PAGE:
As an infinite resource, we can freely love our neighbors, our city, and the entire world with more than enough left over for the strongest love, that for our partner. Another event in my life that led me to see this more clearly was when I divorced my wife. I had lived for many years in a marriage which at first was great, although we had our struggles but then all couples do. Then as time went on I noticed that I seemed to not be as important to her as she was to me. I began feeling like I was simply there because I was that first experience, and I was 'serving my purpose' on her journey through life. I never liked that feeling because I started feeling less and less like a partner and more like a parent, or someone who wasn't that one sole love of her life. So, in order to help get myself to a healthier place I pushed for divorce. It was during my estrangement where I found my current love who has been amazing, and is every bit a part of my heart as I ever thought anyone could be, in fact I had only felt like this once before, but I had felt it before.

This made me think about the relationship side of love. If I could feel so head over heels in love with a second person, then why would this love only be contained to one person in my life? I've had many discussions with myself on the topic and it's why I came to the conclusion that this specific type of love is just that, specific, but only specific to our partner(s), note the 's'. I believe that God intended that we understand that we are able to love all that he created for us, and also that he would have no qualms with us loving more than one person in such a close and intimate relationship.

It might not be for everyone, I know it isn't something that my wife will consider and I'm fine with that, so long as she understands that I would never betray her, and that I believe in certain things in life. I do think that this is simply another part of having free-will and focusing on love in life. I don't think we were meant to go out and be crazy with these gifts, but I do think that we are far too boxed-in in today's society, even with as accepting as we say we are.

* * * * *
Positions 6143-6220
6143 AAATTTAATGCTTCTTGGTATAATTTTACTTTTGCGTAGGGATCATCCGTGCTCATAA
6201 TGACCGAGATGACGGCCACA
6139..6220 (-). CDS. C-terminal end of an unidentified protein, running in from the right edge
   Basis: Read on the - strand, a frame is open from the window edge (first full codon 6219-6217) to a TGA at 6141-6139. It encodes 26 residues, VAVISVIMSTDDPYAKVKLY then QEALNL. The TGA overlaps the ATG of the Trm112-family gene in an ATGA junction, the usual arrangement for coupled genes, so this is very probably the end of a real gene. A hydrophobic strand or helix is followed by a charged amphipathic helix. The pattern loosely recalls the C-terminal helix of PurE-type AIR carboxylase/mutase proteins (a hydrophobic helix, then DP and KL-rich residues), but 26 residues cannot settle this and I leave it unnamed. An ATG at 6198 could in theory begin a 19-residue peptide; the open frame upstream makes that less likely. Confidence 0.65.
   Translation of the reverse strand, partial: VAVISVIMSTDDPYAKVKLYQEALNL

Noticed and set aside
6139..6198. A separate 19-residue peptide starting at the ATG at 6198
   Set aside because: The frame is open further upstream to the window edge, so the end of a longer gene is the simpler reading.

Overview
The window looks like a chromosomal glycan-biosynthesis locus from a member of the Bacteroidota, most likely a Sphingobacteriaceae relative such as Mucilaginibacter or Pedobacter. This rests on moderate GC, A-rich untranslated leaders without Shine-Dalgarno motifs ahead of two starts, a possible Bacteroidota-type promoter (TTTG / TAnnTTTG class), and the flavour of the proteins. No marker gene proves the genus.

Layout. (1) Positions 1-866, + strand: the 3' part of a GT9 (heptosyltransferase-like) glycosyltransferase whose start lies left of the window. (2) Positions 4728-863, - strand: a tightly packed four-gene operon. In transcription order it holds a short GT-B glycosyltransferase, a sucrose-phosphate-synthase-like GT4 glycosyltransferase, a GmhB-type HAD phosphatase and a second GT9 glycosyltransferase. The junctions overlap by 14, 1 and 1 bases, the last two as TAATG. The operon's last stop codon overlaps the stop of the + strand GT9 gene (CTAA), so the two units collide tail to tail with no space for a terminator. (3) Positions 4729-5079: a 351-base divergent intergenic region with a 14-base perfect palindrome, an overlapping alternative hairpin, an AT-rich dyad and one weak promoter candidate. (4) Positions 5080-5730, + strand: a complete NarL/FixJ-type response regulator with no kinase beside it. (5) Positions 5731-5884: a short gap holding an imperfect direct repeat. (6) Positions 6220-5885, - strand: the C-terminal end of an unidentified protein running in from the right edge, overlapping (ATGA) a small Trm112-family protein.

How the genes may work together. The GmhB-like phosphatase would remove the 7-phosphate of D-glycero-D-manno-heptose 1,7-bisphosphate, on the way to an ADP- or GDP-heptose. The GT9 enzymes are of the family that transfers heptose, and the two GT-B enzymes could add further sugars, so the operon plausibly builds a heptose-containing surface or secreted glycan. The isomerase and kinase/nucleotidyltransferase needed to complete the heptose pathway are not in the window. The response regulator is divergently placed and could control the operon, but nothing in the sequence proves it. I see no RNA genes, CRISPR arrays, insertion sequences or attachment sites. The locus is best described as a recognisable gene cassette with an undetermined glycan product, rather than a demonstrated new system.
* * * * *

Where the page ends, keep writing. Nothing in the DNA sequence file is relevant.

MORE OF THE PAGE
All the best,
D
 

kdt26417

Official Greeter
Hi DonnieLD,

Thanks for sharing your story. You obviously have gone on a long journey, to get to where you are today. From Mennonite, to Christian, to just a believer. I guess my journey could be described as from Mormon, to Christian, to just an unbeliever.

I consider some labels to be useful as long as they are used sensibly and sparingly. It seems to me that no two people have exactly the same definition for any one label, or even for any one word, so formal usage can only go so far. The word poly (in particular) has been hotly debated with each contestant being confident that *they* understand the word better than anyone else. At that point, the word loses its usefulness.

I believe that love is an abundant resource; that is, humans are able to love (even be in love with) multiple persons. At some point there is a limit to how many intimate relationships one can sustain, as one's brain is not infinitely large, but the maximum number is surely greater than one. Not that we have to have multiple relationships, just that we can. I came to the conclusion, many years ago, that the only real kind of immorality out there is an act done without mutual consent. Given that one simple rule, the realm of good is much larger than the realm of evil. Evil acts are small, miserly, constrained, petty. Good acts are free, open, giving, expansive.